Role of the Gastroenterologist in Managing Obesity

John K DiBaise; Amy E Foxx-Orenstein


Expert Rev Gastroenterol Hepatol. 2013;7(5):439-451. 

In This Article

Gastrointestinal Aspects of Obesity Pathogenesis

At its core, obesity results from an imbalance between energy consumed relative to energy expended. Energy intake and expenditure are tightly regulated by the brain, particularly the hypothalamus and brainstem, in a homeostatic mechanism that integrates neural, hormonal and metabolic afferent signals from both the periphery and centrally.[38–40] Although the liver, muscle, adipocytes, pancreatic islets and CNS participate, the GI tract is the first organ affected by nutrient intake. There are a number of factors linking the gut to the pathogenesis of obesity including gut hormones, gut motility and the gut microbiota. Food ingestion results in the release of a number of gut hormones and activates gut motility, gastric and pancreaticobiliary secretion and the digestive and absorptive processes.[41] Meal-related neuronal and humoral signals from the gut are then transmitted to the brain via the blood and through vagal afferent fibers.[38,42] The major gut-derived hormones that influence appetite, satiation and satiety through either central or peripheral actions include ghrelin, cholecystokinin, glucagon-like peptide-1 and peptide YY.[39] Ghrelin is an orexigen that is important in the short-term regulation of food intake. In obesity, an observed postprandial reduction in ghrelin is thought to signal reduced satiety, leading to further food ingestion. In contrast, cholecystokinin is a major mediator of satiety by inhibiting gastric emptying via effects on both fundic relaxation and antral contractility. Glucagon-like peptide-1 is an incretin that modulates glucose control and has similar effects as cholecystokinin on gastric function. Peptide YY is involved in appetite control, the ileal brake and negative feedback to the stomach. Reduced fasting and postprandial levels of peptide YY in obesity have not been consistently demonstrated, however, raising doubts about its central role in the development of obesity.[43] These gut hormones, along with other humoral (e.g., glucagon-like peptide-2, glucose-dependent insulinotropic peptide, oxyntomodulin) and neural signals, act in an integrated fashion to modulate appetite and/or energy expenditure.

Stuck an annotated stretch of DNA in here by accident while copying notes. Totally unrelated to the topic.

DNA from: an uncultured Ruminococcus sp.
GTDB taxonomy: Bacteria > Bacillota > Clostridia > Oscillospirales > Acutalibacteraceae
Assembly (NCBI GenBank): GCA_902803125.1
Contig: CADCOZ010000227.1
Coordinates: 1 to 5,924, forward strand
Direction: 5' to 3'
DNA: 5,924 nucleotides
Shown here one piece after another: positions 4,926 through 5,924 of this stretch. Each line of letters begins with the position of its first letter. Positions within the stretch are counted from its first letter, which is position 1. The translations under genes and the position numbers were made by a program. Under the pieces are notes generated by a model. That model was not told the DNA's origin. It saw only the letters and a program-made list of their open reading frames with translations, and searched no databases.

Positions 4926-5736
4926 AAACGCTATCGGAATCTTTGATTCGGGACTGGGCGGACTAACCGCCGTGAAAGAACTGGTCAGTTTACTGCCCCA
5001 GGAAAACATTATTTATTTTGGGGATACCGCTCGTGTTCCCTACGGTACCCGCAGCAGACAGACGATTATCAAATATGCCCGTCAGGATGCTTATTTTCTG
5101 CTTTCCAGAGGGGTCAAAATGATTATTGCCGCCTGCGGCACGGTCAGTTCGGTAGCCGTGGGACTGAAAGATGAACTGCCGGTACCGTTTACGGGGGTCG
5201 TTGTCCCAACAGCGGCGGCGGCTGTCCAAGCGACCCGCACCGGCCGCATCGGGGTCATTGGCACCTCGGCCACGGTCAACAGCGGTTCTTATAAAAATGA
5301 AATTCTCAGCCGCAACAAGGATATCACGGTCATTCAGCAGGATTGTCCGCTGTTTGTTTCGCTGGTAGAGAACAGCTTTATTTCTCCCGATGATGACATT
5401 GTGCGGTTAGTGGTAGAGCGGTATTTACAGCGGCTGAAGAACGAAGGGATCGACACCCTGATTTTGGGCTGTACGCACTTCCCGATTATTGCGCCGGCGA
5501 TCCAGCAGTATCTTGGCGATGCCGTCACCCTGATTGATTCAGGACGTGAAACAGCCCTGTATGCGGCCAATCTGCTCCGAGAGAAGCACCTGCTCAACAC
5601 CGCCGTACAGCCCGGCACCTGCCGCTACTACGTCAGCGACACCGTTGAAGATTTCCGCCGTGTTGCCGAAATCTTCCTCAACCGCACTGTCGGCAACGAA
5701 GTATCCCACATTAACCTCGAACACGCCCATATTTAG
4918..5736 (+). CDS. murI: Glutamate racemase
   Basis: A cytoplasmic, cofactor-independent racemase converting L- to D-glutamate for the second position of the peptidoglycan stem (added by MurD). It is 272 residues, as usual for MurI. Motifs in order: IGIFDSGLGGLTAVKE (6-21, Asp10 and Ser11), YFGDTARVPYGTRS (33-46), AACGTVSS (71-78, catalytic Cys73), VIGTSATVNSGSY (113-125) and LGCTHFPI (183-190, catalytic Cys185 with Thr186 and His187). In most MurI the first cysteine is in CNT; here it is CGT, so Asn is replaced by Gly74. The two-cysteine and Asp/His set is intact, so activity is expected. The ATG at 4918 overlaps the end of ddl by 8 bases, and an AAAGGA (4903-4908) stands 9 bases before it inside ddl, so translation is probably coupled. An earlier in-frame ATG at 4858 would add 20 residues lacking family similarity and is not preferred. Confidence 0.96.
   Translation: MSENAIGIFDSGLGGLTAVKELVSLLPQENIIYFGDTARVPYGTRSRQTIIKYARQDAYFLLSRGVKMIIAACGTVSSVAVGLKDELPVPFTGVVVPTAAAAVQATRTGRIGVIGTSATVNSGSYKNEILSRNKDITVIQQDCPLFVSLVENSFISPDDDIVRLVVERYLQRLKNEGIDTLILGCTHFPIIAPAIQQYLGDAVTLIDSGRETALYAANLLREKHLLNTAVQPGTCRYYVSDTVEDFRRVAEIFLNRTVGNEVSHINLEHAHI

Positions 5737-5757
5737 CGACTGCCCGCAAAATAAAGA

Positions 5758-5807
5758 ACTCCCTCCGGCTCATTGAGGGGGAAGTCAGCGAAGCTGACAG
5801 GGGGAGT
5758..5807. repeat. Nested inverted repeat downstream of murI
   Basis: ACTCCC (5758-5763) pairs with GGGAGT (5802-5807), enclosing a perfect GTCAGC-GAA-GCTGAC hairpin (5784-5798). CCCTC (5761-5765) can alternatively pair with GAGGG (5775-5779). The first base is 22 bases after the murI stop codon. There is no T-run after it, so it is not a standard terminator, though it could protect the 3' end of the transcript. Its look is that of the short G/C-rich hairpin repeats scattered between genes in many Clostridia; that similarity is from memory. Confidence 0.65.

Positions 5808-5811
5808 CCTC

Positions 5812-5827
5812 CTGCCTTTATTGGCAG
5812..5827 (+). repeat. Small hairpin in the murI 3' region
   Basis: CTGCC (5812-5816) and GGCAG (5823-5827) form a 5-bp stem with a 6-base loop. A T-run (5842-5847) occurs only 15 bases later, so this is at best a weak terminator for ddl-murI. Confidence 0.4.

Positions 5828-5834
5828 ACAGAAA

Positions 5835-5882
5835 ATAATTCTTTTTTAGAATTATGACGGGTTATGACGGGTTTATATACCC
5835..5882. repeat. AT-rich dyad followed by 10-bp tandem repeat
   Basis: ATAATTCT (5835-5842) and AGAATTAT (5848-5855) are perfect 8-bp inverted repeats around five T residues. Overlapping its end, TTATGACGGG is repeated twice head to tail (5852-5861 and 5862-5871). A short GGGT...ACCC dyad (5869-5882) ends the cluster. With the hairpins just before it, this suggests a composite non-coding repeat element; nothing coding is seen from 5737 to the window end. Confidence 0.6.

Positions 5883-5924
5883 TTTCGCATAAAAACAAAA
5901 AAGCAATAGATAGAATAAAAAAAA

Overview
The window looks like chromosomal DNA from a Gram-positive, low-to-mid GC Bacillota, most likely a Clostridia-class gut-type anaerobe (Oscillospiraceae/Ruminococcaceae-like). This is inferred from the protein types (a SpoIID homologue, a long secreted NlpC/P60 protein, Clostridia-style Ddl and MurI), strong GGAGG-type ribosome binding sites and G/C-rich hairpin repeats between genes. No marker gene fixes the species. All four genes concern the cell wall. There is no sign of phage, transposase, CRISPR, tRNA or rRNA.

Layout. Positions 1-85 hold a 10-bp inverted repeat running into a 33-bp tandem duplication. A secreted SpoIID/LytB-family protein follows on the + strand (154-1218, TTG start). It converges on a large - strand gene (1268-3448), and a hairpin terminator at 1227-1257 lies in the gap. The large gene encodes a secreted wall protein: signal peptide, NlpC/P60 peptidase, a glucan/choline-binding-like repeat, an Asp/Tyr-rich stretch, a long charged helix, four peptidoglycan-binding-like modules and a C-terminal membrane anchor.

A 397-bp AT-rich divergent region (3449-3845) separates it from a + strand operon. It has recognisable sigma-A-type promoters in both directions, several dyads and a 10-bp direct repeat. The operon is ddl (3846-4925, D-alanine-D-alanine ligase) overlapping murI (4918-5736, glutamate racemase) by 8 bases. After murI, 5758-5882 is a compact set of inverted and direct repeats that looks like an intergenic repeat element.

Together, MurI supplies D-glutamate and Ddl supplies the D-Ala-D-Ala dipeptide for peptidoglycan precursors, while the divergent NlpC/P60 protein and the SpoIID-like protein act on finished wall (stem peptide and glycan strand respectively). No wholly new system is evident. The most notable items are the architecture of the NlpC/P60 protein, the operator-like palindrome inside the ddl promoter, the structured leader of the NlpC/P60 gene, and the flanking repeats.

As much of the cause of the obesity epidemic involves the overconsumption of food, control of food intake is a major factor in controlling weight.[44] Food intake is associated with important changes in gastric motor function: initial storage of the meal via the vagus nerve–mediated accommodation reflex followed by trituration and emptying of the meal at a rate that optimizes digestive and absorptive efficiency.[41] The nutrient content of a meal also influences the rate of gastric emptying. Although fat plays the major role, the meal volume and total calorie, carbohydrate and protein content of the meal also contribute. Despite the hormonal effects on gastric motility described previously, there have been no changes in gastric emptying consistently seen in obese individuals, and obese individuals (without binge-eating disorder) appear to have normal gastric capacity (i.e., same gastric dimensions as normal-weight individuals).[45] It is likely that much of the conflicting information arises from differences in subject characteristics and the tests used to evaluate gastric function. While the role of altered gastric motor function in the development of obesity remains uncertain, evidence from the dyspeptic population suggests that alterations in gastric motor and/or sensory function are associated with postprandial symptoms that may affect the individual's choice to continue to eat.[46,47] The relevance of this to the obese, non-dyspeptic population requires further study.

There has been an explosion of interest in recent years on the role of the microbes present within our GI tract in health and disease. It has been known for a much longer time that intestinal microbes play an important role in the metabolism of poorly absorbed nutrients. Recent experiments in mice suggest that differences in the composition of gut microbes between obese and lean animals may affect (i.e., enhance in obese mice) energy harvest and storage.[48–50] While intriguing, the studies to date in humans have been conflicting and the relevance of this to humans remains to be determined.[51]